March 8, 1911 (11th Parliament, 3rd Session)


William Barton Northrup

Conservative (1867-1942)


If I were able to vote for such a measure as this, I would not think it necessary to call attention to myself in public. I would retire to the remotest privacy, and would hope that I would not be discovered. I was appealing to those who have to accept this measure as a whole or oppose it as a whole. Surely hon. gentlemen opposite can see if they lay aside party feelings and apply their common sense to the question, that it is a monstrous thing to be placed in this position, when deliberating in the interests of the country, for each man here, though elected by a single constituency, represents the whole electorate of Canada. Therefore it seems extraordinary that the Prime Minister and the Minister of Finance, who represent British Columbia, are obliged to vote to kill one of the greatest industries of that province, or else refuse to accept the bargain as a whole. If this House undertakes to amend a single clause in the agreement, the whole thing has to go back to the United States again for their ratification. The right hon. the Prime Minister represents the fruit growers of British Columbia as much as the hon. member for Yale-Cariboo, and the Minister of Finance represents the milling interest just as much as any man from Manitoba; and they must either vote to kill the industry which is interested, or to take back this agreement as a whole. I, therefore, hope that the government will see that there are advantages, Mr. NORTHRUP.
and very great advantages, in withdrawing, the measure for a time, as it is quite possible that the American Congress may not agree to it all. If this House should pass this measure, in the opinion of many of the best financiers in this country-and surely they are more competent to judge of a question of finance than even the toiling masses whom the minister so much respects -the very passing of it by this House would have an injurious effect on the country. This measure affects the banks, the transportation companies, the investment of capital from the mother land and even capital from the United States, which has been coming here so rapidly of late; and if it is true that the mere passing of the measure by this House, irrespective of carrying it out, is liable to cause tremendous injury to Canada, why not let it stand until we see whether the American Congress will pass it? ' If they fail to pass it, we shall have done no harm; and if they pass it, the right hon. the Prime Minister will still have an opportunity to have it dealt with by this House. It must be borne in mind that the Democrats have a majority in the House of Representatives, and that while the Republicans have a majority in the Senate, it is a very uncertain one, being only eight or nine, including the insurgents; so that it is by no means certain that this measure will pass the Congress of the United States. It cannot be too well remembered also that their system of government is very different from ours. If the right hon. gentleman insists, this Bill must sooner or later pass this House, but it is not so in the United States. The President might use every means in his power to secure the passage of the Bill, and yet it is not certain that it will pass. For these reasons I appeal to the right hon. gentleman to let the measure stand at all events until the American Congress decides what it will do. If it should pass that body, I can quite understand that the right hon. gentleman might feel bound to endeavour to have it passed by this parliament. But in the meantime the country will have an opportunity to consider it; and if the measure is, as he seems to think, so transparently in the interest of this country, and the people express their approval of it, he will then be able to have it passed by parliament, supported by a majority of the people of this country, and all criticism from this side of the House will of necessity be closed.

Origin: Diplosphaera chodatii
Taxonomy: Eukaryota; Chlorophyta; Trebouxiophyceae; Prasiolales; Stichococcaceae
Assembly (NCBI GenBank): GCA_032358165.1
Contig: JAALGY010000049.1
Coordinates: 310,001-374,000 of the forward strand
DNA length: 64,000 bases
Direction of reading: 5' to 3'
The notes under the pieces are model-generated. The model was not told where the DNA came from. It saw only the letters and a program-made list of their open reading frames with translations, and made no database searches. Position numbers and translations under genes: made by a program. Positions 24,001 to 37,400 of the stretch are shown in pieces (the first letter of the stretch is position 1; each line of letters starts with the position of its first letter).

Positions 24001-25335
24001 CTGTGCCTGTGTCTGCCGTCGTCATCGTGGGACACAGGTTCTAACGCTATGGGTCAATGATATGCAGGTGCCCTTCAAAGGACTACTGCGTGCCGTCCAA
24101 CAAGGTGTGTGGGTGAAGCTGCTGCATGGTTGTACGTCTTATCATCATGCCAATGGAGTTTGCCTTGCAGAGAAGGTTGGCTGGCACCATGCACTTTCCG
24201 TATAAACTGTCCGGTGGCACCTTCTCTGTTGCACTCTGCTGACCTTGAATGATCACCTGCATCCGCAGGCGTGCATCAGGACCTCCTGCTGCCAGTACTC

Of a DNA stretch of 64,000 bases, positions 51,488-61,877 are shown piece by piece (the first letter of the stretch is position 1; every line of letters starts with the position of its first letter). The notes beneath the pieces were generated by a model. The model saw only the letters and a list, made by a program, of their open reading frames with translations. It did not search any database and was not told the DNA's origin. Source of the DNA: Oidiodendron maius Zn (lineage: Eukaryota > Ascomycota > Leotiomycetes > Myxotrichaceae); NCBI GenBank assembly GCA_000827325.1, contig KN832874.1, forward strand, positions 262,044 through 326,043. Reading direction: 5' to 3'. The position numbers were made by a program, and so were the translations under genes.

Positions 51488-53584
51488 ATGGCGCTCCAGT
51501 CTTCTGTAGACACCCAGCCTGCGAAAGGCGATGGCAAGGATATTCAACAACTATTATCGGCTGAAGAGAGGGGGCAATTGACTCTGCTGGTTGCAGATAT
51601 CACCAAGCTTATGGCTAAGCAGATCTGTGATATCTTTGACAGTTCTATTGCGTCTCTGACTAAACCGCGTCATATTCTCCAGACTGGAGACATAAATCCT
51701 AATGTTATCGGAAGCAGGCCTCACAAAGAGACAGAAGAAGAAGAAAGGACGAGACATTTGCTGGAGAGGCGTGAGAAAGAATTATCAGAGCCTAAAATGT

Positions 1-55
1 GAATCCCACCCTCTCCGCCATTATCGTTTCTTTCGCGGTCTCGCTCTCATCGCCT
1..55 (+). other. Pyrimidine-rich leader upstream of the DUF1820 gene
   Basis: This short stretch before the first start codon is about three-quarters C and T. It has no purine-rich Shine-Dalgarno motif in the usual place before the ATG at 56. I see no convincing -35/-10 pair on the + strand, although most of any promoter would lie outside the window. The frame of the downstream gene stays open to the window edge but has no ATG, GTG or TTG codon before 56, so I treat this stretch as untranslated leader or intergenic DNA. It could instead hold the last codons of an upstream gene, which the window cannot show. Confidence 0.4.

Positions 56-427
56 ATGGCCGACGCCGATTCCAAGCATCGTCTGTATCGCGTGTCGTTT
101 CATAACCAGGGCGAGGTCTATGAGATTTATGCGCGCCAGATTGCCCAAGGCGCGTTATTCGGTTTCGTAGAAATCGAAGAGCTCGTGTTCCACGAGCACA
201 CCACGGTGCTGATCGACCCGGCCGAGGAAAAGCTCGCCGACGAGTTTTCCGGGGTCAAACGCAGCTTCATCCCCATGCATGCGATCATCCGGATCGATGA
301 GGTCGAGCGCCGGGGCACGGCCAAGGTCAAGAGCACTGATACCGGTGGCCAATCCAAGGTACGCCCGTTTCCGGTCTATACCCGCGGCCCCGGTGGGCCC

Subtopic:   P. C. KNOX,
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